By contrast, Mercedes wised up in the early 1990s to transforming the G-Class from a workhorse akin to the Defender to a luxury off-roader that was capable on all terrains but also appealed to decadent buyers around the world.
Although the Defender’s sales exceeded the G-Class’s when it ended production in January 2016, the average Defender sold for less than half the price of the average G-Class, so the Merc’s profit margins were more business friendly. The Defender also faced increasingly stringent safety and emissions rules that made continuing its production a challenge.
For all those reasons, the G-Class has managed to carry on where the Defender didn’t. Just last month, we saw a G-Class run-out special, ensuring the current iteration of the off-roader milks everything it can before the new one arrives.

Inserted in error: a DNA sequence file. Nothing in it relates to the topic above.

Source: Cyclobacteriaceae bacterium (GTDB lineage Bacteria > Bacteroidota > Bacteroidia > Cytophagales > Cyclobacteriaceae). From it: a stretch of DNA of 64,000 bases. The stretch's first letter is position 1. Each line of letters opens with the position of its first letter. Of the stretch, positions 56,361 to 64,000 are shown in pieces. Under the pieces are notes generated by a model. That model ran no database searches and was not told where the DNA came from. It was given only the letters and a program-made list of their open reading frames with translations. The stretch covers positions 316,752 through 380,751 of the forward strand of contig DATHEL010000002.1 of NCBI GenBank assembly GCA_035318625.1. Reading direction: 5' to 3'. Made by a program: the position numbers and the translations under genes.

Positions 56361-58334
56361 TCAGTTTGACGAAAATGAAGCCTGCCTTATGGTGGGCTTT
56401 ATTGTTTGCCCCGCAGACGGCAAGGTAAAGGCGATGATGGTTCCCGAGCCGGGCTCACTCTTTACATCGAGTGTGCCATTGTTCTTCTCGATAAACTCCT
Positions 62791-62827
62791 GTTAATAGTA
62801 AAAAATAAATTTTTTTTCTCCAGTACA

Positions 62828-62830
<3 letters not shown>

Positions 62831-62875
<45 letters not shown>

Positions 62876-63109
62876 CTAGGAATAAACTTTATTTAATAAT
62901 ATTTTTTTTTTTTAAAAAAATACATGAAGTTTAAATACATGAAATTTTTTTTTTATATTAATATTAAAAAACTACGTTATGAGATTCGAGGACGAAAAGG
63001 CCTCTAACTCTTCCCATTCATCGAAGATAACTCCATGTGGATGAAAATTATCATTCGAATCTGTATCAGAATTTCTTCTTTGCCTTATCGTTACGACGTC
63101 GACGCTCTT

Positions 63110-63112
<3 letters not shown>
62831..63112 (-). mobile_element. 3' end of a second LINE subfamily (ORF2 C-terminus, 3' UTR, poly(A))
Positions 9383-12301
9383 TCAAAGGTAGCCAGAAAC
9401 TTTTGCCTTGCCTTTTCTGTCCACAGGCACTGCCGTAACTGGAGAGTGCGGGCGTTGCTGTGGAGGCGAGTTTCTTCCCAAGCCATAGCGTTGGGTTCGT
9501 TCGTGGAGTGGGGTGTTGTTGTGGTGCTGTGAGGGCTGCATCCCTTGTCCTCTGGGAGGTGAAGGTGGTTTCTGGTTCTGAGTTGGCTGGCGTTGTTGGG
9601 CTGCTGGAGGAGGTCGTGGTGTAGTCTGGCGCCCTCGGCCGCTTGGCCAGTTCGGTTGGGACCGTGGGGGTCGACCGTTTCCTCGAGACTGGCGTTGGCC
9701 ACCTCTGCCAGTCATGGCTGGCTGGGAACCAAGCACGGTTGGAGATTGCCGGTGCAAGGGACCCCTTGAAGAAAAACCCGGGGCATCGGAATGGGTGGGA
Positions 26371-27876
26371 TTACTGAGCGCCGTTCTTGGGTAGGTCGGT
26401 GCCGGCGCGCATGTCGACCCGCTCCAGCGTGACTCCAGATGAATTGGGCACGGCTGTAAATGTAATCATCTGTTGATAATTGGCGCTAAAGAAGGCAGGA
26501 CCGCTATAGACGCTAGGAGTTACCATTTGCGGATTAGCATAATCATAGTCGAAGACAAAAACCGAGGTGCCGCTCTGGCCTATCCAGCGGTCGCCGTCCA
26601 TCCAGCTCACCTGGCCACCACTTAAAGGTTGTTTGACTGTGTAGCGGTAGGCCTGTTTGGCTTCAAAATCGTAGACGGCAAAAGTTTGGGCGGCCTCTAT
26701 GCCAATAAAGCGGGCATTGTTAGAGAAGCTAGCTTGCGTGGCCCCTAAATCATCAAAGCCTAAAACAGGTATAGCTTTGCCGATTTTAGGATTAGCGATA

There’s a lot of potential for the next Defender, due in 2019, but key to its future success is its ability to be profitable in the way that the G-Class has. Until then, Germany reigns supreme.